Using Longitudinal evidence from Burundi, research fellow and social policy expert Nesha Ramful presented our study on Livelihood Programming, Gender Effects and Child Well-Being, during the session on Policies and Programming.

In this study, the impact of a graduation programme on children’s well-being is analysed. Besides adding knowledge to the literature, this research is very relevant for policy designs including the moulding of social protection programmes to enable the poorest children to graduate out of poverty. This study investigates associations between participation in a social transfer graduation program and children’s well-being in Burundi. A gender perspective is incorporated, and the following research questions are addressed:

  • Under what conditions does the “Terintambwe” Graduation Programme improve children’s well-being?
  • To what extent does the gender of the beneficiary of the programme affect children’s well-being?
  • To what extent are children’s well-being impacted on differently based on their gender?
  • Which other characteristics of the beneficiary (individual or household) are associated with children’s well-being?

Research fellow and social policy expert Nesha Ramful presenting during the Policies and Programming session

The study employs longitudinal data collected in 2013, 2014, and 2015 for the Concern Worldwide Graduation Programme, in two of the country’s poorest provinces: Kirundo and Cibitoke. 1000 participants in each province along with a control group of 600 participants were sampled. The dependent variable is children’s intensity of deprivation where a multidimensional approach to child well-being is employed to encompass measurements of nutrition, health, education, sanitation, water, protection, and housing, among 4677 (panel) children aged 0 to 17 using UNICEF’s Multiple Overlapping Deprivation Analysis methodology. The impact of the programme is then measured using a fixed effects modeling strategy controlling for gender and other individual and household characteristics of the beneficiary.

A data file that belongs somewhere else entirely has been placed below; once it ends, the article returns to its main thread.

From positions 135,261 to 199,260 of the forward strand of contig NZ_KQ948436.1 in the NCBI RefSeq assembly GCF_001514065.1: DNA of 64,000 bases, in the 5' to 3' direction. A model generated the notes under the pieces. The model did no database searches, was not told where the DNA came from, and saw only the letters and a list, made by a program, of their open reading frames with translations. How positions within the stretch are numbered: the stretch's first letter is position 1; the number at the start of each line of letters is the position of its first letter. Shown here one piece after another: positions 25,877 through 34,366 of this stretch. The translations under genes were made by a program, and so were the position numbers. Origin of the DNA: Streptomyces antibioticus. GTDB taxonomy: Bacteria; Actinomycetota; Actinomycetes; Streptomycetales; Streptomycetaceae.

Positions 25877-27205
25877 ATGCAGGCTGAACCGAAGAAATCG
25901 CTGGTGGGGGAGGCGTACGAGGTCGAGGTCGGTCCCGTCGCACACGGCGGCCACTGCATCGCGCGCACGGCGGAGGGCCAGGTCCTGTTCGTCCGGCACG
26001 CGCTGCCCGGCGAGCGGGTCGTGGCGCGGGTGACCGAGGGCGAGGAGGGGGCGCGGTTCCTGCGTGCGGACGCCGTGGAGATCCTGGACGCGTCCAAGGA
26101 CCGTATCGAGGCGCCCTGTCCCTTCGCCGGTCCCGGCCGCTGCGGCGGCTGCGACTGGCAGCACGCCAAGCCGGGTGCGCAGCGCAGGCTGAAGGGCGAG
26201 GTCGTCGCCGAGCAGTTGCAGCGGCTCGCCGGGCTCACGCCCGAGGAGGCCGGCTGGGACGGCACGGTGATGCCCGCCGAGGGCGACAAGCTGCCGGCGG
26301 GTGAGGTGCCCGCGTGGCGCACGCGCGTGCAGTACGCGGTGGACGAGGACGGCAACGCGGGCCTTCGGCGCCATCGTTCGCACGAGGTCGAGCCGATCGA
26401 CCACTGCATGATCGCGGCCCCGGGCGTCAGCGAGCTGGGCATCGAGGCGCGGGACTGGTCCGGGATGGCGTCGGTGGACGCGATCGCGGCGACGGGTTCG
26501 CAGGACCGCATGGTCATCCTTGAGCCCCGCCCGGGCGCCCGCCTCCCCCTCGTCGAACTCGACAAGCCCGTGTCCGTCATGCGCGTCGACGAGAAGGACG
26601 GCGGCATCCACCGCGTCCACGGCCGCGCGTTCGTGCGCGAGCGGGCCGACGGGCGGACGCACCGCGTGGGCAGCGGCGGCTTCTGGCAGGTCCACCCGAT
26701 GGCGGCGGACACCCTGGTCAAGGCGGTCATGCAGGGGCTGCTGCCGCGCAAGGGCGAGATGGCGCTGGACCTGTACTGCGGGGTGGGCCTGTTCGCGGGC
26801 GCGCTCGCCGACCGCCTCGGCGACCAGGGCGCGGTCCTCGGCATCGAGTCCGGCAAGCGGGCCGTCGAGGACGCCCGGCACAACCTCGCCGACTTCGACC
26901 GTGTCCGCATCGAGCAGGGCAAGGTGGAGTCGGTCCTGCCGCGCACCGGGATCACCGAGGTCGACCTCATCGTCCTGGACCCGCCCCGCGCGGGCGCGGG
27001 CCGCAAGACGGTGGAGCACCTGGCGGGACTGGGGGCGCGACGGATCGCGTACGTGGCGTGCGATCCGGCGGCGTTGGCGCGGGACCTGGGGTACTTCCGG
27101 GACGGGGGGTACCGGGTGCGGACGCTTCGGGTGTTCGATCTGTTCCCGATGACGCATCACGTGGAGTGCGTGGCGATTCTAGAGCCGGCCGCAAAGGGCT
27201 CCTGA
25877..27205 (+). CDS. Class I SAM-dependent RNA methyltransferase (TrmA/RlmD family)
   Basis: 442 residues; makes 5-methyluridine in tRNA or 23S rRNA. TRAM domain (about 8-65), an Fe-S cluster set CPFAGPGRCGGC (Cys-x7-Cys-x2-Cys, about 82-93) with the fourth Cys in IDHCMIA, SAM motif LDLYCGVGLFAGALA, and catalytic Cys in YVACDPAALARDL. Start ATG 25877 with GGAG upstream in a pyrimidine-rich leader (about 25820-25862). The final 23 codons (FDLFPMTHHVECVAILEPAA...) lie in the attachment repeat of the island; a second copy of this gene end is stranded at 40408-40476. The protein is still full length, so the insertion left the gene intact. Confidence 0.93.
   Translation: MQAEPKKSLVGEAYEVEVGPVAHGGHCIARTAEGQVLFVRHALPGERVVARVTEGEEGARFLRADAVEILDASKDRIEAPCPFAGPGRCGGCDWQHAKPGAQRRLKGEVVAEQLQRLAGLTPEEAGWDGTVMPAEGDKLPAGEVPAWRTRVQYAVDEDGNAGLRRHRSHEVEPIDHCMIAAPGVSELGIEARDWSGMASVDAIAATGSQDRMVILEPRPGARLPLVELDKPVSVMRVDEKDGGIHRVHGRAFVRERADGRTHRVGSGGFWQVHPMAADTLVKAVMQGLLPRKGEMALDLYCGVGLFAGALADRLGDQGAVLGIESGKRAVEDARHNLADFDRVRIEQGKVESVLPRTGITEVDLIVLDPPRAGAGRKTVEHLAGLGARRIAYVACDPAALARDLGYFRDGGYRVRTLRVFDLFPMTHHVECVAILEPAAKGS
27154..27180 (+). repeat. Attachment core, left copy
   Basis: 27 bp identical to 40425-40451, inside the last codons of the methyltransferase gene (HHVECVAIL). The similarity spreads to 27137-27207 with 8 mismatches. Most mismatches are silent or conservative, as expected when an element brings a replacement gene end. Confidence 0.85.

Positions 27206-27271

It is found that intensity of deprivation for children is lower when the beneficiary is a woman. A detailed analysis by gender of the child reveal that girls have significantly lower intensity of deprivation when the beneficiary of the graduation programme is a female and when women participates in household decision making. For boys, the relationship between the above mentioned variables are insignificant in determining their deprivation level. There is however a significant increase in children’s well-being when any woman living in the household is in an association or cooperative irrespective of the gender of the beneficiary. Besides gender, it is found that there are other factors impacting on children’s well-being for the Terintambwe programme including education level of the beneficiary, occupation of the beneficiary, number of children in the household and participation in microfinance programmes.

Designing a social protection programme carefully is a critical determinant for its success. If programmes are not designed properly, it results in waste of resources and often have unintended side effects that further deteriorate the conditions of households and children. In this paper, we provide evidence on whether the gender of the beneficiary has an impact on children’s well-being and it is indeed found that when the recipient is a woman or is an empowered woman, intensity of deprivation is lower for children especially for girls. It is also found that it is important to take into consideration other characteristics of the beneficiary and the household in designing such graduation programmes.